While serving in Afghanistan as an army intelligence officer nearly a decade ago, Captain John Garvin worked with many interpreters who guided U.S. soldiers through the region. Now, as the Afghan government collapses and the Taliban takes control, he’s tried to help two men he served alongside find a way out.
Results have been mixed. Garvin, who now works in insurance and lives Centennial, said he’s done everything he can do to help, including working with liaisons from Representative Jason Crow’s office and the state department to get paperwork processed. But at this point, everything is up to people more powerful than him, which has been frustrating.
“We've submitted paperwork to the state department,” he said. “Anything we can find online that leads to paperwork that can get people out of Afghanistan, I've been sending their way and I've been helping them fill out, but it's just a colossal black hole of information right now.”
The Biden Administration promised thousands of Afghan interpreters in late July that it would help them escape. Roughly 18,000 Afghan nationals applied for special immigrant visas, but the country’s long immigration process has caused long delays.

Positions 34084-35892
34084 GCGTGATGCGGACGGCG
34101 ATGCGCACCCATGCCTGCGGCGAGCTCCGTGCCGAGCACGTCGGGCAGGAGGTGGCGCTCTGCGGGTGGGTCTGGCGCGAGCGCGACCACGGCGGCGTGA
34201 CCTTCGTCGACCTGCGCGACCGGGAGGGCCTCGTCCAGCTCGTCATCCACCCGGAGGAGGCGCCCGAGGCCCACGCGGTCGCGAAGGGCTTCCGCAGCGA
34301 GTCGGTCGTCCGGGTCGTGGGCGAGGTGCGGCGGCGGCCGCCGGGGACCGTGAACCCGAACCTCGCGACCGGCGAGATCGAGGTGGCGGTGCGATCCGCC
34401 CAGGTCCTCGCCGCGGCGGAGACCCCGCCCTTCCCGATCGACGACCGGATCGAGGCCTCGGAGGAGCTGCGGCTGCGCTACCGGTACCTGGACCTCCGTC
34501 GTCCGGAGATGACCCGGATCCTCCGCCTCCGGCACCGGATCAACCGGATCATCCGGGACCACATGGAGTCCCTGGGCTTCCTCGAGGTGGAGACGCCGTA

Garvin said one interpreter, who lives in San Jose with a green card, returned to Afghanistan to get his wife. They were able to fly to Qatar, and from there, the couple was evacuated to an Air Force base in Germany.
“He doesn't know when he's going to get out. He doesn't know what the next steps are. He doesn't know when he's going to be able to get back to the states,” Garvin said.
Meanwhile, a second interpreter Garvin has contacted is still stuck in Afghanistan with his wife and children. Garvin says the man doesn’t have a green card, which has complicated the process. He’s not sure whether it will be possible for the entire family to leave.
“I think that's a pretty tough decision that some people were having to make at this point. I just don't know how feasible that is,” Garvin said.
The U.S. withdrawal from Afghanistan has frustrated many Colorado veterans, including Rep. Jason Crow, due to the speed of the Western-backed government’s collapse. Garvin feels the same, mainly because he believes the country is leaving Afghanistan and its people in a worse state than when it entered it.
“The Durand line was drawn by the British a few hundred years ago. All of these countries are trying to make this — the country, this notion of Afghanistan — work. Maybe that's been the problem for the last 20 years. We've been trying to make this country exist when this [version of the] country should not exist,” he said.
The Taliban have given American forces until the end of the month to end airlift operations at the Kabul airport. Thousands of Afghan citizens, who fear a rollback of women’s rights or retaliation from the Taliban, have hunkered down and gone into hiding.
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